We’re Formed For God’s Family
They were out on the front lines and took some hits and now they needed some hugs. Look at verse 23: “On their release, Peter and John went back to their own people and reported all that the chief priests and elders had said to them.” The phrase, “own people” refers to family, friends, and close Christians. Its used one other time in Acts, in 24:23, where it says that Felix ordered Paul to be kept under guard but to allow his “friends to take care of his needs.” It’s noteworthy that Peter and John’s first impulse was to find their faithful friends. Do you have a similar response when you’re wiped out by the world around you? Do you have a group of people with whom you can share answered prayers? There’s really nothing like being part of a biblical community.
In verse 24, we see that the group’s immediate response was to go to God. They came together collectively in order to pray in concert with one another: “When they heard this, they raised their voices together in prayer to God…” One commentator I read this week suggests that this was probably one person praying while the whole community gave “audible assent” to what was prayed. This is very similar to what we discover in Deuteronomy 27 when the people responded to the Levites by saying, “Amen.” In Nehemiah 5:13, we read that saying “Amen” was a way of declaring both praise and commitment: “At this the whole assembly said, ‘Amen,’ and praised the LORD. And the people did as they had promised.” The word literally means, “True and reliable” and was used to describe Jesus in Revelation 3:14.
The early church incorporated the words of Jeremiah 28:6 as an affirmation: “Amen! May the LORD do so!” We see this in 1 Corinthians 14:16 where Paul suggests that one must understand a prayer in order to say “Amen.” Jerome, one of the church fathers, writes that at the conclusion of public prayer the united voice of the people sounded like the fall of water or the noise of thunder (Unger’s Bible Dictionary). The challenge is to engage in intercession when someone is praying out loud. This takes work and focus. Let’s try that right now. As we’re led in prayer, concentrate on what is being said and pray the words as if they were your own. It might even be helpful for you to repeat the word “Amen” as a way of staying engaged during the prayer.
We’re Planned for God’s Pleasure
After Peter and John go back to their people, they break out into praise. They take five verses to tell God who He is, and just two verses to ask what they want from Him. In essence, they are praying exactly how Jesus taught them to pray. They are “hallowing” God’s name in praise before they make any petitions. They are worshipping before they express their wants. What a good model for us to follow!
Look at how this prayer begins: “Sovereign Lord.” The Greek word here is the word from which we derive “despot.” This title calls to mind God’s powerful and absolute control. It’s good for us to be reminded that when everything around us is changing, God is in charge. He has purposes much greater than we can know and therefore we can have confidence in His absolute control.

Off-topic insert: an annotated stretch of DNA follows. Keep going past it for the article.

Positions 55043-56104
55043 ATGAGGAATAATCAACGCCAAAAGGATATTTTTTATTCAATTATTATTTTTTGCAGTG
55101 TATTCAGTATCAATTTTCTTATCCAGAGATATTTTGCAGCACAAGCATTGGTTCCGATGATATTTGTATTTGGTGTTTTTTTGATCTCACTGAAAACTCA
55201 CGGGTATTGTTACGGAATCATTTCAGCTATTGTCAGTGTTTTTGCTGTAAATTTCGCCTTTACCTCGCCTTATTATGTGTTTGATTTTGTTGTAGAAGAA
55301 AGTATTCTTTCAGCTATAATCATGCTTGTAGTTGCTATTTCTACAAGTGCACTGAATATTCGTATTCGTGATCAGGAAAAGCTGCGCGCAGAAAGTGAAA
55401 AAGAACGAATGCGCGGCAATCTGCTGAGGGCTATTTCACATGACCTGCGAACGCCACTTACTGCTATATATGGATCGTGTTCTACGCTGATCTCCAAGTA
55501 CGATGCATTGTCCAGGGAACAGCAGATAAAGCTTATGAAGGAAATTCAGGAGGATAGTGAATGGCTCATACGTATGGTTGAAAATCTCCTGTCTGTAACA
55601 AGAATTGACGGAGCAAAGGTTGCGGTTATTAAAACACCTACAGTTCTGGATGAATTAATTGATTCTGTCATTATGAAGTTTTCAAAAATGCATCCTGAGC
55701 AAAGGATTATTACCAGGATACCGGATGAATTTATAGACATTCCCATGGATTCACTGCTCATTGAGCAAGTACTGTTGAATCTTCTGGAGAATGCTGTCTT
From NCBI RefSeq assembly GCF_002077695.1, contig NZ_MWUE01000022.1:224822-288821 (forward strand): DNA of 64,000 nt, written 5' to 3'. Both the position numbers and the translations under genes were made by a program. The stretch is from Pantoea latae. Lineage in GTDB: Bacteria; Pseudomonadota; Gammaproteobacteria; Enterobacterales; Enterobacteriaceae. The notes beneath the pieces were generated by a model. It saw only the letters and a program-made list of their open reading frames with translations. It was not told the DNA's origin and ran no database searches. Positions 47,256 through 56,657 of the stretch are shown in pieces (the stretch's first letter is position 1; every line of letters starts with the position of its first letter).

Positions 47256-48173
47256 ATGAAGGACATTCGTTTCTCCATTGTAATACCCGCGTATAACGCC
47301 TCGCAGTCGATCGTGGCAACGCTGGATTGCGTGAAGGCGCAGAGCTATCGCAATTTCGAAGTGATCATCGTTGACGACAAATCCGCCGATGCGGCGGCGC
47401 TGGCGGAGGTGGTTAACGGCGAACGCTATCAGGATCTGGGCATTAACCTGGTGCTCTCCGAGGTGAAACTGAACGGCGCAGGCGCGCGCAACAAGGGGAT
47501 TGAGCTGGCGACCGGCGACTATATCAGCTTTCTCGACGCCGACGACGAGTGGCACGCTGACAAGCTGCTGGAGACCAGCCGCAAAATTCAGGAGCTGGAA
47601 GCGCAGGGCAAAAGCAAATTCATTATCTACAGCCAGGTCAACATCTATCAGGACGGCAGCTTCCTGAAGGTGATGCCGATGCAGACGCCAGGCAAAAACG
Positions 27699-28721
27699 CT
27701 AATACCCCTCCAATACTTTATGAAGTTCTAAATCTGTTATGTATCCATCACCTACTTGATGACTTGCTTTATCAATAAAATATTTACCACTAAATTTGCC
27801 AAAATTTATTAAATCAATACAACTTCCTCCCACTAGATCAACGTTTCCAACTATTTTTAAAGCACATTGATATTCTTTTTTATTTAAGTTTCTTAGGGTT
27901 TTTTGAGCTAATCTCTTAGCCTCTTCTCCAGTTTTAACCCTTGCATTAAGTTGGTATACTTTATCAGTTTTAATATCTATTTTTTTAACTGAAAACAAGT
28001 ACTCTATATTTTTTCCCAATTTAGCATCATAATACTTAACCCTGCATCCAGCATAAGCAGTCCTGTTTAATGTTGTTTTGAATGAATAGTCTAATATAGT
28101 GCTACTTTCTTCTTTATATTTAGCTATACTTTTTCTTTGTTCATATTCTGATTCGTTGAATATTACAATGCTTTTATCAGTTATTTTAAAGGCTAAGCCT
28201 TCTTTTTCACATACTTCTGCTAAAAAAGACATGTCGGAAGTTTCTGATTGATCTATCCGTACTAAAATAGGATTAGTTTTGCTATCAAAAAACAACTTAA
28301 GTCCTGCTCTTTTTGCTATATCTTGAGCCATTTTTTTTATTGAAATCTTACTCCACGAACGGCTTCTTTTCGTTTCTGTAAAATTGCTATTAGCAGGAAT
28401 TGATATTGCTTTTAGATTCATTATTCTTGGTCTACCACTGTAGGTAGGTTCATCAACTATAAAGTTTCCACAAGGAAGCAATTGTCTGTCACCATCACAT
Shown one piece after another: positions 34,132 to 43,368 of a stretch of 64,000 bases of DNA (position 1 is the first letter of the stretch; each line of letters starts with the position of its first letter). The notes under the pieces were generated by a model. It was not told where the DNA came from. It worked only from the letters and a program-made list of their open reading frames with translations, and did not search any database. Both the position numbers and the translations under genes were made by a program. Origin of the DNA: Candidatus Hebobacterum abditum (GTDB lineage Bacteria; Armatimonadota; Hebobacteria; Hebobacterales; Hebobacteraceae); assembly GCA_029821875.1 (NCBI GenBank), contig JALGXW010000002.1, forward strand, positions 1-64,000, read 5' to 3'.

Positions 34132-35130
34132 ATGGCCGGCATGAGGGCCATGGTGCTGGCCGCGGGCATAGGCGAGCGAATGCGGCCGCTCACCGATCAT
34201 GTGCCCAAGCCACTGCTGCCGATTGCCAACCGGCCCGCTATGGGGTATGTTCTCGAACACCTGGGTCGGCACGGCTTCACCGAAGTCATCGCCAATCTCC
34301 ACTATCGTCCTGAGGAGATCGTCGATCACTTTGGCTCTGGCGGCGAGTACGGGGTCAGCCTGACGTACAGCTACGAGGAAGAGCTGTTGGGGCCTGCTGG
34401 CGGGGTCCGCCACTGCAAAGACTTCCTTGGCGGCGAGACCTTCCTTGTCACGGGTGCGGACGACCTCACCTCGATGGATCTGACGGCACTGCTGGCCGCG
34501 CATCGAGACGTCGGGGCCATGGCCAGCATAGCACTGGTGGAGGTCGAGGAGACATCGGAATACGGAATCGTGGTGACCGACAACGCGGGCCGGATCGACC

After acknowledging His control, next they adore God as the Creator: “You made the heaven and the earth and the sea, and everything in them.” The implication here is that since the One who created the world is in control of all things, they don’t have to worry or wonder if what has happened to them is outside of His purposes. By affirming God’s rightful rule over His creation, they are worshiping Him for His sweet sovereignty.
Friend, worshipping God is what you and I have been designed for. We have been planned for His pleasure. When we go through problems and difficulties and stresses and conflict and money struggles, the most important thing we can do is to set our minds on God’s sovereignty. Our problems become smaller only when our view of God is enlarged. When we gather together in worship we sometimes talk about “magnifying” the Lord. That means that we “see Him bigger” than we do right now. Psalm 34:3: “O magnify the LORD with me, and let us exalt His name together.” Because He is in control, we can trust Him. Are you wigging out? If so, it’s time to worship His worthiness and acknowledge His right to rule your life. Have you surrendered to His sovereignty?
There is no problem that you have that is bigger than God’s ability to solve it. There is also no problem that you have that is bigger than God’s ability to use it.
We’re Created to Become Like Christ
In verses 25-28, we see that these disciples took their discipleship seriously. As part of their prayer, they quoted directly from Psalm 2: “You spoke by the Holy Spirit through the mouth of your servant, our father David: ‘Why do the nations rage and the peoples plot in vain? The kings of the earth take their stand and the rulers gather together against the Lord and against his Anointed One.” These saints were saturated in the Scriptures! We could say that they were “Bible Christians” as they prayed the promises and prophesies of God right back to Him. Have you ever done that? The Christians in the Book of Acts knew the Bible. Did you know there are about two hundred references to the Old Testament in just this one book? They were simply following Jesus as He referred to the Old Testament at least ninety times in the Gospels.